According to Hyman the best key for organisations wanting to get a handle on their assets is to devise a checklist covering the outcomes they desire. For instance, very few organisations return leased equipment at the end of three years.
"So if you know that now, why lease assets for three years only? If you're going to have a three-and-a-half or four-year view on your asset, then why go through this at three years and then have to go through it again 12 months later when the assets finally become surplus? If you know you're going to retain assets for four years, then take a four-year lease," he advises.
"And I think most people have to determine how long they're going to retain the assets. In some cases they should be taking maybe two-year leases on notebooks, because they tend to suffer damage and become obsolete more quickly. I would have a four-year policy on PCs and monitors, and two years on some printers in heavy traffic areas; in executive areas it might be a four-year policy on printers. There's a whole range of things people need to think about that will reduce the total cost of ownership of the assets themselves." VThe Lease That You Can DoOver the years Gartner research director, servers and storage, Phil Sargeant has noticed that the motivation for many organisations to lease equipment is driven primarily by technology and financial management decisions, rather than by capital cost pressures. Sargeant says many IT departments see leasing as a way to help minimise the impact of technology obsolescence and facilitate product acquisition. On the other hand, the finance and accounting departments often like leasing because it avoids the need to put more capital assets on the books.
"It is important that organisations understand their motivations for leasing. When they do, they will be capable of selecting the appropriate leasing structures and managing the lease transaction to satisfy their objectives," he says.
Gartner has suggested that organisations look at (and understand) the following factors when making leasing decisions.
1. What's the real replacement cycle? Does management accept the need to replace some, or all, of the inventory on a regular and predefined (lease-term) basis or is replacement being undertaken on an as-needed basis?
2. Are the right asset management processes and systems in place? For leasing to be effective, there must be a well-documented process in place to be sure that all of the leased equipment can be located and returned to the lessor at the end of the initial lease term.
3. Does early installation of IT assets generate tangible return on investment? This question is to justify the use of leasing when capital funding is limited but there is a high return on proceeding with any replacement initiative (such as whether business benefits will be gained through the use of the latest technology).
4. Is the portfolio of applications stable and can we forecast required resources? It is important that the application portfolio be relatively stable for the term of the lease. If new applications are added that could force an early upgrade of the installed base, there could be a requirement for early termination of the lease to replace, or significantly upgrade, the equipment for it to be functional. An early termination of the lease or refinancing of the equipment with the upgrades can cause the lease decision to rapidly become uneconomic. The technology-planning horizon must be in sync with the lease term.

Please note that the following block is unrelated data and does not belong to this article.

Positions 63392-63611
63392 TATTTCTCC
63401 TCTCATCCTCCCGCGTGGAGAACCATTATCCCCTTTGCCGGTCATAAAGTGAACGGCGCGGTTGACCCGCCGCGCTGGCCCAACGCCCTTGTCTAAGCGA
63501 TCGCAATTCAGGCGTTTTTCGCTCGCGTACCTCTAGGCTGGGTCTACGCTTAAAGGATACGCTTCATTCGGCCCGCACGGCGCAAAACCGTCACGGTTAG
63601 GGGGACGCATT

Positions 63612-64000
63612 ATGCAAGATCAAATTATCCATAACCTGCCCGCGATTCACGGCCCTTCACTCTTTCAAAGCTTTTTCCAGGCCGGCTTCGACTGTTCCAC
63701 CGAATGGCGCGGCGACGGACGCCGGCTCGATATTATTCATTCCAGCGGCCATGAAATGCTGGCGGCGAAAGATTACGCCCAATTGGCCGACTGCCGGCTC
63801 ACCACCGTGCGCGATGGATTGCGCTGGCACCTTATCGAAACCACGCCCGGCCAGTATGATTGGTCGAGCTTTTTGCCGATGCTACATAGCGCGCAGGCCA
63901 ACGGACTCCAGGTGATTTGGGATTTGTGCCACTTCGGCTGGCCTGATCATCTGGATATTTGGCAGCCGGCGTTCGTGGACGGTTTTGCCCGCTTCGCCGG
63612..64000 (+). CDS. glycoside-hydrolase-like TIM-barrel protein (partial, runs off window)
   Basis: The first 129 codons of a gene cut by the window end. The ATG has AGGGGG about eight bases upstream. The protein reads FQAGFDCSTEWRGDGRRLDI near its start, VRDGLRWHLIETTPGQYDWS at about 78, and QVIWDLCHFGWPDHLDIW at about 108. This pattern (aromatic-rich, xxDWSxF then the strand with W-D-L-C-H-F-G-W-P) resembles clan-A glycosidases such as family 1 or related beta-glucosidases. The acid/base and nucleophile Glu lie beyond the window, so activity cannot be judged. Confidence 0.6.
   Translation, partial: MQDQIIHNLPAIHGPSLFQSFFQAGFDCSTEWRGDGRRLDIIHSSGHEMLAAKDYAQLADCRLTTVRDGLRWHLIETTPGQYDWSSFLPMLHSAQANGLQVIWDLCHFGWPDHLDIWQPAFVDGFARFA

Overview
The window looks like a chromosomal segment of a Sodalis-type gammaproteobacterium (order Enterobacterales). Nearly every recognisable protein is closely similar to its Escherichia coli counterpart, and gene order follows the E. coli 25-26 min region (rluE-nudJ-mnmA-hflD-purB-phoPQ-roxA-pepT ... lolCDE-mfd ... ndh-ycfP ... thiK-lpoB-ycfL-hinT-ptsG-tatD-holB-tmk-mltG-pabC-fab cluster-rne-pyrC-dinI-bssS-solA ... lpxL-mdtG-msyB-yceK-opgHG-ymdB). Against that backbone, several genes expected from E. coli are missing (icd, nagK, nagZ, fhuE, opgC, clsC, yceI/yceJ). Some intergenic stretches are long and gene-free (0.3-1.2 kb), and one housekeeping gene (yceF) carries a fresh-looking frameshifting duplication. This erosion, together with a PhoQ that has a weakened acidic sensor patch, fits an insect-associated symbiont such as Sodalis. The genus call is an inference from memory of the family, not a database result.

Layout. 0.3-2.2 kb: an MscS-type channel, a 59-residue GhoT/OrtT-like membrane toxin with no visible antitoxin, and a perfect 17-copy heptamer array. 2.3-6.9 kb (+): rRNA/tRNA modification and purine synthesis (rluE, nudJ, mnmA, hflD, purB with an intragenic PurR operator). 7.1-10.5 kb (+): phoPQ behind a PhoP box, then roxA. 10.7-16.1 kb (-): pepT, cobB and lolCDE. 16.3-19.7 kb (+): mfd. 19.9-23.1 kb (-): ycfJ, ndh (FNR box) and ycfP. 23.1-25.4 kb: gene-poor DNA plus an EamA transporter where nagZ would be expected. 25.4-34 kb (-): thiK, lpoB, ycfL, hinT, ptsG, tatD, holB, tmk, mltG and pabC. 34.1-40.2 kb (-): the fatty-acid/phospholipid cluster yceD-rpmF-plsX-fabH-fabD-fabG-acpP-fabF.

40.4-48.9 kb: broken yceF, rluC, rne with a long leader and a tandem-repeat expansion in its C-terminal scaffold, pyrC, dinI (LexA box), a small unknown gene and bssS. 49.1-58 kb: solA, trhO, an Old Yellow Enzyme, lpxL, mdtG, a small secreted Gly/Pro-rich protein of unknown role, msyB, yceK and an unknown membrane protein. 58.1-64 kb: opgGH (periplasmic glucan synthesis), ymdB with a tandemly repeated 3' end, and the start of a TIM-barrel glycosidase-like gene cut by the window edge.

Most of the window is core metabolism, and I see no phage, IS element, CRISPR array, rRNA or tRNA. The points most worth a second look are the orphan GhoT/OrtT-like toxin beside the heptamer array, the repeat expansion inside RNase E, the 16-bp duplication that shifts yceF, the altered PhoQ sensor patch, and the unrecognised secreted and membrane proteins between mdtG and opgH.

5. Will the lease provide enough flexibility to meet changing business requirements? This question is designed to focus on the terms and conditions of a possible lease agreement. Enterprises must consider business requirements and business flexibility (such as whether mergers and acquisitions are possible and if the lease agreement can cater to such situations).
Whether to lease or buy may seem like a simple decision to make, yet getting the correct answers to the questions organisations need to ask can be a very difficult process.
An organisation must be able to fully facilitate the lease process to reap the benefits of the lease. If the organisation is unable to do so, the outcome could be disastrous. Careful attention should be given to the terms and conditions of any lease to be sure that they can be implemented and will not disable business flexibility.
Strategic Approach Is the Best
According to ComputerFleet CEO Simon Kelland, getting best value from a leasing arrangement for a fleet of IT equipment has very little to do with lease rates. More importantly, organisations should ensure there is: control and visibility by the lessee of the leased asset portfolio good contract and relationship management with all stakeholders (including the leasing company and equipment vendors) internal cost accountability and flexibility of the contract with respect to return conditions and logistics management.
Over the medium to long term (four years-plus), a leased asset portfolio (or fleet) is fluid as some assets are returned before the end of their lease term, some are returned at the end of their lease term, some are kept by the lessee after the end of their lease term and some are upgraded mid-term. Organisations should understand that it isn't the same as leasing a single large asset like an aeroplane or a rail locomotive.
In a sense, IT fleet leasing is far more like a long-term service relationship than a financing arrangement. The arrangement will be far more effective if the lessee takes a whole-of-enterprise, strategic approach to their relationship with the lessor.